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"She has escaped from my Asylum!"
I cannot say with truth that the terrible inference which those
words suggested flashed upon me like a new revelation. Some of
the strange questions put to me by the woman in white, after my
ill-considered promise to leave her free to act as she pleased,
had suggested the conclusion either that she was naturally flighty
and unsettled, or that some recent shock of terror had disturbed
the balance of her faculties. But the idea of absolute insanity
which we all associate with the very name of an Asylum, had, I can
honestly declare, never occurred to me, in connection with her. I
had seen nothing, in her language or her actions, to justify it at
the time; and even with the new light thrown on her by the words
which the stranger had addressed to the policeman, I could see
nothing to justify it now.
What had I done? Assisted the victim of the most horrible of all
false imprisonments to escape; or cast loose on the wide world of
London an unfortunate creature, whose actions it was my duty, and
every man's duty, mercifully to control? I turned sick at heart
when the question occurred to me, and when I felt self-
reproachfully that it was asked too late.
In the disturbed state of my mind, it was useless to think of
going to bed, when I at last got back to my chambers in Clement's
Inn. Before many hours elapsed it would be necessary to start on
my journey to Cumberland. I sat down and tried, first to sketch,
then to read--but the woman in white got between me and my pencil,
between me and my book. Had the forlorn creature come to any
harm? That was my first thought, though I shrank selfishly from
confronting it. Other thoughts followed, on which it was less
harrowing to dwell. Where had she stopped the cab? What had
become of her now? Had she been traced and captured by the men in
the chaise? Or was she still capable of controlling her own
actions; and were we two following our widely parted roads towards
one point in the mysterious future, at which we were to meet once
It was a relief when the hour came to lock my door, to bid
farewell to London pursuits, London pupils, and London friends,
and to be in movement again towards new interests and a new life.
Even the bustle and confusion at the railway terminus, so
wearisome and bewildering at other times, roused me and did me
My travelling instructions directed me to go to Carlisle, and then
to diverge by a branch railway which ran in the direction of the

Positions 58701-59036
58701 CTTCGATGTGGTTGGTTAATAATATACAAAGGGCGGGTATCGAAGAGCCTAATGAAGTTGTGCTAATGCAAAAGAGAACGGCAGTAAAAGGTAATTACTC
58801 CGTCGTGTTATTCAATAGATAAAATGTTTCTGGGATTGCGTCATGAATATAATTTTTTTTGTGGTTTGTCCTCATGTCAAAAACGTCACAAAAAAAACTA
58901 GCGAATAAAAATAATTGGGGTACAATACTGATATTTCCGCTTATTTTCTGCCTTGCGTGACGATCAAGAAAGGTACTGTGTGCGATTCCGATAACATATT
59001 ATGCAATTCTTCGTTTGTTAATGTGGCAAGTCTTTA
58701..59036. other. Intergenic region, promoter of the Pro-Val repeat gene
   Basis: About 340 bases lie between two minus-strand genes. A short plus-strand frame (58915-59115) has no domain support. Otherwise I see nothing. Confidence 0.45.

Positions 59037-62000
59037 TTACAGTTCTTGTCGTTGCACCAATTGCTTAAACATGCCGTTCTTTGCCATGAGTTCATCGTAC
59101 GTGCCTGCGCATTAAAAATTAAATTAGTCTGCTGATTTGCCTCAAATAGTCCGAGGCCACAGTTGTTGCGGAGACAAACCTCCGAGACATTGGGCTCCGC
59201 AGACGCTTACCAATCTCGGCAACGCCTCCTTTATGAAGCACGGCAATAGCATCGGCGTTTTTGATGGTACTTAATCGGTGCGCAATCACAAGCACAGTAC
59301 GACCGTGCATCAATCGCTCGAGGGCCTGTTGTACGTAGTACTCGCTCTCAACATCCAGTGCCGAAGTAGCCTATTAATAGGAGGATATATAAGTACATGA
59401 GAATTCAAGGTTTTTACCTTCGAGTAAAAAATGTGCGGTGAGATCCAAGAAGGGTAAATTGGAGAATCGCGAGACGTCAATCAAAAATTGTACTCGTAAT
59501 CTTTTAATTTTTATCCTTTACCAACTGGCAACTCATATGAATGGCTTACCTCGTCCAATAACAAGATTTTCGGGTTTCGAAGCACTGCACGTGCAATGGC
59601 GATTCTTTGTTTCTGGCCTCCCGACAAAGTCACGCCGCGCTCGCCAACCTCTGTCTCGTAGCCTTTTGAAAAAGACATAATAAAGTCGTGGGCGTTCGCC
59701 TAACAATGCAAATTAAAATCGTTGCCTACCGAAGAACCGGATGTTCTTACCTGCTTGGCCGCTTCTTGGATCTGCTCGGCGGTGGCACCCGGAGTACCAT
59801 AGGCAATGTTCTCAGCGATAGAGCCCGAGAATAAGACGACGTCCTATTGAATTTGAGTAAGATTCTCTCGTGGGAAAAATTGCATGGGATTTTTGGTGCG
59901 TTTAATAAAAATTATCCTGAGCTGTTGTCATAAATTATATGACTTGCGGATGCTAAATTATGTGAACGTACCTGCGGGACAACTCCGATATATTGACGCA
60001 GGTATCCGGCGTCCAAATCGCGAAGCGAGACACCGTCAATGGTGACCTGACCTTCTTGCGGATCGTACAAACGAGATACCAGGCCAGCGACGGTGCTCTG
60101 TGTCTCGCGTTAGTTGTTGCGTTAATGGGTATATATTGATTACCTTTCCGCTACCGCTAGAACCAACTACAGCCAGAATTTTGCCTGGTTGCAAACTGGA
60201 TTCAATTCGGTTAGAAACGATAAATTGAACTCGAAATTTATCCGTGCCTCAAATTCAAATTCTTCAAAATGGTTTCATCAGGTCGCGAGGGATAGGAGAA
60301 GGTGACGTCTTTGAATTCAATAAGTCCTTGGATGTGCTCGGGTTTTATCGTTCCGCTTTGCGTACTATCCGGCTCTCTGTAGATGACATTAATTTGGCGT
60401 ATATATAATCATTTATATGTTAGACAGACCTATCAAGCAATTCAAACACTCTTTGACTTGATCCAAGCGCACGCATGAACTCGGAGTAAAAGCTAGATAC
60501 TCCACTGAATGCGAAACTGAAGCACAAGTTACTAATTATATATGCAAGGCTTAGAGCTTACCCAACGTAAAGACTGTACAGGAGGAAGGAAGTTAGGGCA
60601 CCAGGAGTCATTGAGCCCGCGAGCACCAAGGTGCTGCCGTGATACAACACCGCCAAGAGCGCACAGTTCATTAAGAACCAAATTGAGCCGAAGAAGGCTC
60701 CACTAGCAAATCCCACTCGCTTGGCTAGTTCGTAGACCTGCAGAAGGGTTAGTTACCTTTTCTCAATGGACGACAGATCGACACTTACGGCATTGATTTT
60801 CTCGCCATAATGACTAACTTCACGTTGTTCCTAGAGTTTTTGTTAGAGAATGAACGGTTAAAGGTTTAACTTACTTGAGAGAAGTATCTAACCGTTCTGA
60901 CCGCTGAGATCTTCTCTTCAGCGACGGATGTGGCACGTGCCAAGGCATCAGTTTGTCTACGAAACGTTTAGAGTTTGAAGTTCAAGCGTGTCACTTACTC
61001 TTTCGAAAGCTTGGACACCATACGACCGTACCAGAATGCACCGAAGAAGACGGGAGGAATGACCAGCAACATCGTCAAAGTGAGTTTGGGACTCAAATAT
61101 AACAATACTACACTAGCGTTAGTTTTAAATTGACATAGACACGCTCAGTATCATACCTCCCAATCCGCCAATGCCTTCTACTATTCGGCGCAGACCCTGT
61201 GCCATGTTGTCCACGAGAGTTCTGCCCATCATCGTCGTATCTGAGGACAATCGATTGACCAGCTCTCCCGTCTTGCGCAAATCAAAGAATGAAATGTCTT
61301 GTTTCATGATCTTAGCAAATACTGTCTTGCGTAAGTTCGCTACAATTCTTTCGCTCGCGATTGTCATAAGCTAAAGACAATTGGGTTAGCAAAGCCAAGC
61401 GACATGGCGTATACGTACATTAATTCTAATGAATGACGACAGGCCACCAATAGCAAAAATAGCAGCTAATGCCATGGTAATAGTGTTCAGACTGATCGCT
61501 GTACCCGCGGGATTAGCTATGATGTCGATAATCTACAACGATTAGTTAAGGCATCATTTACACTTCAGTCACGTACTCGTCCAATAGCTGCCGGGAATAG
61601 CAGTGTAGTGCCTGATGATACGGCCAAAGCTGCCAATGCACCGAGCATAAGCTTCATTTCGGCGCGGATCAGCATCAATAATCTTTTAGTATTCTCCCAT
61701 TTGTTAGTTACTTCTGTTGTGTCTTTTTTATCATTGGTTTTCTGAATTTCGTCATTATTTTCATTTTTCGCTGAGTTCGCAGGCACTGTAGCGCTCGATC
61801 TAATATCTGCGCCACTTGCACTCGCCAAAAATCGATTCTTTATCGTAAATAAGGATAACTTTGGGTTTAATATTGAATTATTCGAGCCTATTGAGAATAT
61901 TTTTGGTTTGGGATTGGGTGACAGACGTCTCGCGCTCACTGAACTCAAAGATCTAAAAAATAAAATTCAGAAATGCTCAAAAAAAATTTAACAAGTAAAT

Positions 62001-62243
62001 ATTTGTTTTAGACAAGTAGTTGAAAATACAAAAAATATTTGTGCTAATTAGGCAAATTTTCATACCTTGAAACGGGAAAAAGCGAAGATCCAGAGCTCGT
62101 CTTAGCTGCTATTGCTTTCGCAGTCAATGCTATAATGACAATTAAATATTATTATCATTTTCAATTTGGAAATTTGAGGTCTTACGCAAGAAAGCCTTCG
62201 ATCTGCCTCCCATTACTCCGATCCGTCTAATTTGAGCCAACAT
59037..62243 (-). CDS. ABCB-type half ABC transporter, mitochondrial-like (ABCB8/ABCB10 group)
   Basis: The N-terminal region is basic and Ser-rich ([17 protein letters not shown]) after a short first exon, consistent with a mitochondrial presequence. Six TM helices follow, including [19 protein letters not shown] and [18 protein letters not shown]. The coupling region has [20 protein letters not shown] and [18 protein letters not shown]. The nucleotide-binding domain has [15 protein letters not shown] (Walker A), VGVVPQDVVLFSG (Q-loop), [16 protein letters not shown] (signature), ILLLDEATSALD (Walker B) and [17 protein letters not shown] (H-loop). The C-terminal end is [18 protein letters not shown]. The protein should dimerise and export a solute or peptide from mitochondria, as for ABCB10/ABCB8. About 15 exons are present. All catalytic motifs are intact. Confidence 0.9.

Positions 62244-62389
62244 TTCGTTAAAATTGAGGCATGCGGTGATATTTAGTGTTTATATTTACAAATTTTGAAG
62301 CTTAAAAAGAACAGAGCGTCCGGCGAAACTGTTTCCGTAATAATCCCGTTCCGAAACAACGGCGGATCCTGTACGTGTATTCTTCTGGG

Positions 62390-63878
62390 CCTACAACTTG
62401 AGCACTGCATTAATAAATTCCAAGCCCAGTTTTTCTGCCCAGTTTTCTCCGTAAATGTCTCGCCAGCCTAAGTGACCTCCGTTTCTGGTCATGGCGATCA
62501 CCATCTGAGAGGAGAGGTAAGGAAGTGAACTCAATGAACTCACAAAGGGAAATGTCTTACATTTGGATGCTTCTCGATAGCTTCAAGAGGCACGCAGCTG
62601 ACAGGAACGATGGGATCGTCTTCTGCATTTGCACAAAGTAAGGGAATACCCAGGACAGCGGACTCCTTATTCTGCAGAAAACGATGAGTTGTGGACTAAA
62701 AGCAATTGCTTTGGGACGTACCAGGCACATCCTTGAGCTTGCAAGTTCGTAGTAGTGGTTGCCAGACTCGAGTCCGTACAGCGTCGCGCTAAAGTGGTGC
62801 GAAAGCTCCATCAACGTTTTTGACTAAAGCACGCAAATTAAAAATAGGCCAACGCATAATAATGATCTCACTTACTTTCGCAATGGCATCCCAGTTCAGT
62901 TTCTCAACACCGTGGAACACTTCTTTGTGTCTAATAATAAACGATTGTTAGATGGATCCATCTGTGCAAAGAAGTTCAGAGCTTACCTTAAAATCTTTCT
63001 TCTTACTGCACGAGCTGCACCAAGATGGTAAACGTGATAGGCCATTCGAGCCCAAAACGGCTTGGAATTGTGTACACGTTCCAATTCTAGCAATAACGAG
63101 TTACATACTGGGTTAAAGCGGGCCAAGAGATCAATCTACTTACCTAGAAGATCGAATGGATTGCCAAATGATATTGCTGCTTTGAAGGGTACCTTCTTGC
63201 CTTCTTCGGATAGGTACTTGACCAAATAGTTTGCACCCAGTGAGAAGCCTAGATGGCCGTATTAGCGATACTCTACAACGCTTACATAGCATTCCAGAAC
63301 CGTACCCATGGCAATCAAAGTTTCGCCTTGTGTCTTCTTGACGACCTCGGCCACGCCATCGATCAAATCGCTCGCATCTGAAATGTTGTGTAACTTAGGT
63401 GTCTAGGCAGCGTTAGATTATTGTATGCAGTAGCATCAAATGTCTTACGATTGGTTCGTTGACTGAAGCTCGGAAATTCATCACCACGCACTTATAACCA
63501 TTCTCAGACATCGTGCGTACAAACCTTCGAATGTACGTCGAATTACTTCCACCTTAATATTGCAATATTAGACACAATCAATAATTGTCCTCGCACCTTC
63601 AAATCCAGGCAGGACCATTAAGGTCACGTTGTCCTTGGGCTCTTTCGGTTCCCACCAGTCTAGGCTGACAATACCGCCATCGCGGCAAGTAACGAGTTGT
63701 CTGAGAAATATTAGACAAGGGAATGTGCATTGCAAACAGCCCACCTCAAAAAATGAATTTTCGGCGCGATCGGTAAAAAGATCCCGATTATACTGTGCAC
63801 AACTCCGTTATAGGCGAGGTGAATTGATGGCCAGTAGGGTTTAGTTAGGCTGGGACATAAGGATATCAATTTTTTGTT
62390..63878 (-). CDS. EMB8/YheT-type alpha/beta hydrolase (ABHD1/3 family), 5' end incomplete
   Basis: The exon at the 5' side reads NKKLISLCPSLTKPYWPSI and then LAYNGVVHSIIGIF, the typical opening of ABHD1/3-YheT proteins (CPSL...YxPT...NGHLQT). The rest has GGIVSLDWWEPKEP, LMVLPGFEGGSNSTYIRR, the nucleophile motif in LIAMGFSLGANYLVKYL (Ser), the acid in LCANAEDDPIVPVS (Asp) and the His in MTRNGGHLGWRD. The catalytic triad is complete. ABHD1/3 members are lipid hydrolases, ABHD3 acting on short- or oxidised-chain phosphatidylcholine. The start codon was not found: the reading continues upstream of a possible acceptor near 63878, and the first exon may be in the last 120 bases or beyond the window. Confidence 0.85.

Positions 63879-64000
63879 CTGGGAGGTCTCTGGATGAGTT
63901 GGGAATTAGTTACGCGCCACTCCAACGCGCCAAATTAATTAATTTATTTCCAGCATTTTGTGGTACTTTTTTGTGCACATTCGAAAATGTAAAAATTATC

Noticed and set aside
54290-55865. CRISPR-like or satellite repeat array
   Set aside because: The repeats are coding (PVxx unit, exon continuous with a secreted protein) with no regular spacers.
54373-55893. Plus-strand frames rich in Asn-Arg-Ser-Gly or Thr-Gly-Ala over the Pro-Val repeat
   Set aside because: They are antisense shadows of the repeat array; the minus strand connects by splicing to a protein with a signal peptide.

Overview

coast. As a misfortune to begin with, our engine broke down
between Lancaster and Carlisle. The delay occasioned by this
accident caused me to be too late for the branch train, by which I
was to have gone on immediately. I had to wait some hours; and
when a later train finally deposited me at the nearest station to
Limmeridge House, it was past ten, and the night was so dark that
I could hardly see my way to the pony-chaise which Mr. Fairlie had
ordered to be in waiting for me.
The driver was evidently discomposed by the lateness of my
arrival. He was in that state of highly respectful sulkiness
which is peculiar to English servants. We drove away slowly
through the darkness in perfect silence. The roads were bad, and
the dense obscurity of the night increased the difficulty of
getting over the ground quickly. It was, by my watch, nearly an
hour and a half from the time of our leaving the station before I
heard the sound of the sea in the distance, and the crunch of our
wheels on a smooth gravel drive. We had passed one gate before
entering the drive, and we passed another before we drew up at the
house. I was received by a solemn man-servant out of livery, was
informed that the family had retired for the night, and was then
led into a large and lofty room where my supper was awaiting me,
in a forlorn manner, at one extremity of a lonesome mahogany
wilderness of dining-table.
I was too tired and out of spirits to eat or drink much,
especially with the solemn servant waiting on me as elaborately as
if a small dinner party had arrived at the house instead of a
solitary man. In a quarter of an hour I was ready to be taken up
to my bedchamber. The solemn servant conducted me into a prettily
furnished room--said, "Breakfast at nine o'clock, sir"--looked all
round him to see that everything was in its proper place, and
"What shall I see in my dreams to-night?" I thought to myself, as
I put out the candle; "the woman in white? or the unknown
inhabitants of this Cumberland mansion?" It was a strange
sensation to be sleeping in the house, like a friend of the
family, and yet not to know one of the inmates, even by sight!
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